I have Hobbit fatigue.
There's been such a hubbub over the movie, which had its world premiere in Wellington this week, that on Wednesday afternoon I exhausted my tolerance for Hobbit-related information.
I can pinpoint it exactly - it was at 5pm, when Federated Farmers released a statement claiming the Hobbit would help farmers sell more wool.
The country has gone Hobbit mad. If you've been in the capital recently you'll have seen it festooned with banners and flags, and a fair set up on the waterfront flogging Hobbit-related merchandise.
Even here in Wairarapa, the Masterton District Council changed the date of its meetings this week so the mayor could attend the red-carpet premiere.
The release is certainly a big event for the region, but I'm not sure that swanning around with celebrities should trump running the district.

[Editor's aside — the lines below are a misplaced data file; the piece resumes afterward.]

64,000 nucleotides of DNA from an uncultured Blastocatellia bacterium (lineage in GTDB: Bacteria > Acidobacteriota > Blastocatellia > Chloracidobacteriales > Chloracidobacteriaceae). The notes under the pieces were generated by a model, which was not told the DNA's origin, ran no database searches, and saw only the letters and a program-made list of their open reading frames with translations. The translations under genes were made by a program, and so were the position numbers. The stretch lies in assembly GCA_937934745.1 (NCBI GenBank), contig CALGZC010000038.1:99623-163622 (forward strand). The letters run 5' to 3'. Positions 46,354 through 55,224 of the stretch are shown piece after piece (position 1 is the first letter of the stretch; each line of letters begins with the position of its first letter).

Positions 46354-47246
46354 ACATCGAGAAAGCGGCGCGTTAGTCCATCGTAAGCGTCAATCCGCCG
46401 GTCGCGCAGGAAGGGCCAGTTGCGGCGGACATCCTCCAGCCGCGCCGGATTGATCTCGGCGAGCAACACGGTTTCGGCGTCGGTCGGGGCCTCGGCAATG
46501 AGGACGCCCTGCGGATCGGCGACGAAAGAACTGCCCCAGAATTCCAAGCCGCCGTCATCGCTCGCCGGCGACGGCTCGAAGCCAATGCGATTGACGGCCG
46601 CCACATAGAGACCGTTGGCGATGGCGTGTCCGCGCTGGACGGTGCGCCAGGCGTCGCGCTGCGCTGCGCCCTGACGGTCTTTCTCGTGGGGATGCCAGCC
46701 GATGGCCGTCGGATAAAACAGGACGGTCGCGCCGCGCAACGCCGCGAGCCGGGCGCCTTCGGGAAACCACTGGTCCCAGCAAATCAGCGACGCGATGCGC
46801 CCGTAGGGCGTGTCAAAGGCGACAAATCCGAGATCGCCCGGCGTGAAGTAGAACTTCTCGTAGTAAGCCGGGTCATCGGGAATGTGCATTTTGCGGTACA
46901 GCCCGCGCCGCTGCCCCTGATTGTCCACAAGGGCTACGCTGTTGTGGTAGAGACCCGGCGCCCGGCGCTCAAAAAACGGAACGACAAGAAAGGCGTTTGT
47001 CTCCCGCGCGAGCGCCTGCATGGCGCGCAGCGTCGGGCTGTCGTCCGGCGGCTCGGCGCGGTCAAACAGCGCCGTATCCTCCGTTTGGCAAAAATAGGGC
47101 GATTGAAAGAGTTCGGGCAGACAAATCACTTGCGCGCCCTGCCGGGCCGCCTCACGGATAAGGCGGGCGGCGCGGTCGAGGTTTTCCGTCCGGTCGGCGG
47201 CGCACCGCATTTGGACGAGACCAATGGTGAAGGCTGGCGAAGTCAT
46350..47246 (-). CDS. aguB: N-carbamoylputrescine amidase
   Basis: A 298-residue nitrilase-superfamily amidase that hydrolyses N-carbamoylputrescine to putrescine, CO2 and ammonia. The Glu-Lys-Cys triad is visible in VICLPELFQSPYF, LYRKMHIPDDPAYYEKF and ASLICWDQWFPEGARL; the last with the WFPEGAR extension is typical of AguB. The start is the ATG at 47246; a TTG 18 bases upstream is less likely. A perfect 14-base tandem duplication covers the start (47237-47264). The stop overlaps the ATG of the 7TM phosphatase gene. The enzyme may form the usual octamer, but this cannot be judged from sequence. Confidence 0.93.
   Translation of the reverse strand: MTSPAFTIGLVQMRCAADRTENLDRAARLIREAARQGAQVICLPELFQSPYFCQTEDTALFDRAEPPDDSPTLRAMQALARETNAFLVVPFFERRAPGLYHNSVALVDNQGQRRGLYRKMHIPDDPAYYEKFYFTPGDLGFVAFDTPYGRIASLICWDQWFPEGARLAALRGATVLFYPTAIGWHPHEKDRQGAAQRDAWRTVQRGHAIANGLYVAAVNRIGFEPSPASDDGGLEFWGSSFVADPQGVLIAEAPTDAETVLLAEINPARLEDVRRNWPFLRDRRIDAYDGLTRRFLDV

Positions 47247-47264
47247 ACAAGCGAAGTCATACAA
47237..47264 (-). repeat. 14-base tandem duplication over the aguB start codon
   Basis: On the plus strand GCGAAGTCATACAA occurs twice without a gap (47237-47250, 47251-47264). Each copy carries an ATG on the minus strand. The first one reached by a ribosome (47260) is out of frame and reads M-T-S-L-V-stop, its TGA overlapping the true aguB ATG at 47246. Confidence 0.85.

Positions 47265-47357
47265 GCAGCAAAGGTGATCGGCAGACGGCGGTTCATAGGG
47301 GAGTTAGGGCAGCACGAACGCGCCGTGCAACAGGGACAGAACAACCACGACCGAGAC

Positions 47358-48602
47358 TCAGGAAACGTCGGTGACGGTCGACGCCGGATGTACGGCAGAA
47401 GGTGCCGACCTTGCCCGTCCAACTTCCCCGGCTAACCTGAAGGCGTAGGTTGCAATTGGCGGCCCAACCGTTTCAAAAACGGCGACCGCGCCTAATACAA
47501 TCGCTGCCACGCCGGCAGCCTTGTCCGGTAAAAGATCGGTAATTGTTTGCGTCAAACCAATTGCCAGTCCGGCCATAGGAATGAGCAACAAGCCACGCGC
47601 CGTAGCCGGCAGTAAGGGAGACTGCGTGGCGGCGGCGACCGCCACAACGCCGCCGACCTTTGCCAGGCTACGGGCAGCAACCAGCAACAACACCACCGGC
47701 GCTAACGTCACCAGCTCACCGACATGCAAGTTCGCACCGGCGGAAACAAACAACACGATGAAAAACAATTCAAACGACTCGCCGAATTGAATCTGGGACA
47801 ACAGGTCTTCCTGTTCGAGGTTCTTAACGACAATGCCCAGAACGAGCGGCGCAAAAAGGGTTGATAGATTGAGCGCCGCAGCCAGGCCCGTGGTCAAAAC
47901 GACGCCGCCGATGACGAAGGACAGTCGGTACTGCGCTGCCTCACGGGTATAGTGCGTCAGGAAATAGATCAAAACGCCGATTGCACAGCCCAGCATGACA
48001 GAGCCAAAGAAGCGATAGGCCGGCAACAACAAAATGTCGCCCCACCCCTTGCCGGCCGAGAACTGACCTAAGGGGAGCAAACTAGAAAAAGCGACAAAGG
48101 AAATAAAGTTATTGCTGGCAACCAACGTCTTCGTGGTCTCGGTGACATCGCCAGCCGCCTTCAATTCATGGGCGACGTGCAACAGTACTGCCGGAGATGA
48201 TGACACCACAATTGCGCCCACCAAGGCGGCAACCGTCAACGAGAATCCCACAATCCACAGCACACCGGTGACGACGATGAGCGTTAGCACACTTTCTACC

The justification for all this is that The Hobbit's good for New Zealand - having the film made here boosts economic activity, tourism numbers and brings New Zealand a huge amount of publicity overseas.
The Hobbit and the Rings trilogy has apparently put New Zealand on the map, at least among a certain community of people who only look at maps related to fictional worlds.
But I'm still not sure that justifies the level of Hobbit mania this week.
The man behind The Hobbit, Peter Jackson, a sometime resident of Wairarapa, told a television reporter this week that he sympathised with those who were sick of the hype, and that he'd be glad when we could actually talk about the film.
Agreed - and I'll probably line up to see it when it's released next month, like just millions of others. But until then, a Hobbit moratorium is in place.